Weekly Roundup: Health care news and notes

January 29, 2015 · NCQA

Every Friday NCQA gives a rundown of some of the health care news stories from the past week. Here are some of our picks for this week:

  • Families are more receptive to behavioral health treatment when it is incorporated in a Pediatrician’s office. [Wall Street Journal]
  • Patients want more, and more invasive, care but this can lead to harm. [New York Times]
  • Medicare pays doctors to coordinate seniors’ chronic care. [Associated Press]
  • Innovative digital tools are tilting health care control from doctors to patients. [Wall Street Journal]
  • ACHE healthcare executive survey outlines ‘challenging times.’ [Modern Healthcare]
  • Workers continue to be squeezed by rising health insurance costs, eroding benefits, stagnant wages. [LA Times]
  • New antibiotic stirs hope for the fight against resistant bacteria. [New York Times]
  • When convenience is demanded, patients pick Walmart and CVS over doctors’ offices. [Huffington Post]
  • In the United States, the uninsured rate among adults sinks to 12.9%, down from 13.4% in the third quarter of 2014. [Gallup]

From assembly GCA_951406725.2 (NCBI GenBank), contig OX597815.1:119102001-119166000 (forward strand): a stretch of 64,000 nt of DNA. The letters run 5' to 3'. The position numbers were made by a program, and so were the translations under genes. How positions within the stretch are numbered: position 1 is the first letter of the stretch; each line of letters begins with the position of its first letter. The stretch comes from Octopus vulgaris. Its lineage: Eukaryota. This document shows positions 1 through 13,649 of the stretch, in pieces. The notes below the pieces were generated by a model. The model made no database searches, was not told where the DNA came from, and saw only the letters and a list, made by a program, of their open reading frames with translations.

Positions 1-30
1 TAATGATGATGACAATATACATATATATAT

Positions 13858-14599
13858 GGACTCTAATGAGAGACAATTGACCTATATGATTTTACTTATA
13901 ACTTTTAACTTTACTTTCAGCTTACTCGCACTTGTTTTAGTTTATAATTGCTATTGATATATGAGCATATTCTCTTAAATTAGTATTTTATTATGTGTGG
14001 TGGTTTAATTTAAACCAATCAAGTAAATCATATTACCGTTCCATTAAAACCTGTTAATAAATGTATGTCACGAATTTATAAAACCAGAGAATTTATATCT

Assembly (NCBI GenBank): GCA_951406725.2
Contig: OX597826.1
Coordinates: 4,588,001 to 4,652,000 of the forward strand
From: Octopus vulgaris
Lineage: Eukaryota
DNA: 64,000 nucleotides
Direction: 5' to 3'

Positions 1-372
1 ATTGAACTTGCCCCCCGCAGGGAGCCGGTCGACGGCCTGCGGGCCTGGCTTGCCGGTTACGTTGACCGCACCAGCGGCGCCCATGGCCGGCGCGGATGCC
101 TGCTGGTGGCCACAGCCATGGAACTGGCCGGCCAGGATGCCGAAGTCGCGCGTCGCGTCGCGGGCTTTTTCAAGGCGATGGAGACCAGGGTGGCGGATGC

• According to the Bureau of Labor Statistics, there were 311,000 new jobs in health care in 2014, a 2.1% increase, up from 1.7% in the prior five years. [Bureau of Labor Statistics]
  • Consumer out-of-pocket costs continue rising faster than median household income. [Commonwealth Fund]
  • A new study warns that older diabetics face overtreatment risks. [Modern Healthcare]
  • Medicaid reimbursement to primary care providers was associated with improved appointment availability for Medicaid enrollees. [New England Journal of Medicine]
  • A New York startup makes it easier for employers to determine if employees qualify for Medicaid. [Kaiser Health News]
  • Treating chronic illness with cough syrup: life in the coverage gap. [Washington Post]
  • One dental practice in Alabama shows how the poorest kids can receive the best quality care. [Slate]
  • The devastating impact of vaccine deniers, in one measles chart. [Washington Post]
  • Value-based care is not likely to end payer/provider financial spats. [Modern Healthcare]
  • Assistance from public and private entities can help smooth a practice’s transition into a medical home. [AAFP]
  • Department of Health & Human Services sets goals for value-based payments: 30% of Medicare by 2016, and 50% by 2018. [HHS]
  • Online services help patients avoid the hassles of emergency room waits and scheduling doctor appointments.  [Associated Press]
  • Important concepts like number needed to treat (N.N.T.) are making their way into public discussion of overtreatment. [New York Times]
  • In a recent study from the Journal of the American Medical Informatics Association, electronic health records were found to facilitate communication within primary care teams. [JAMIA]



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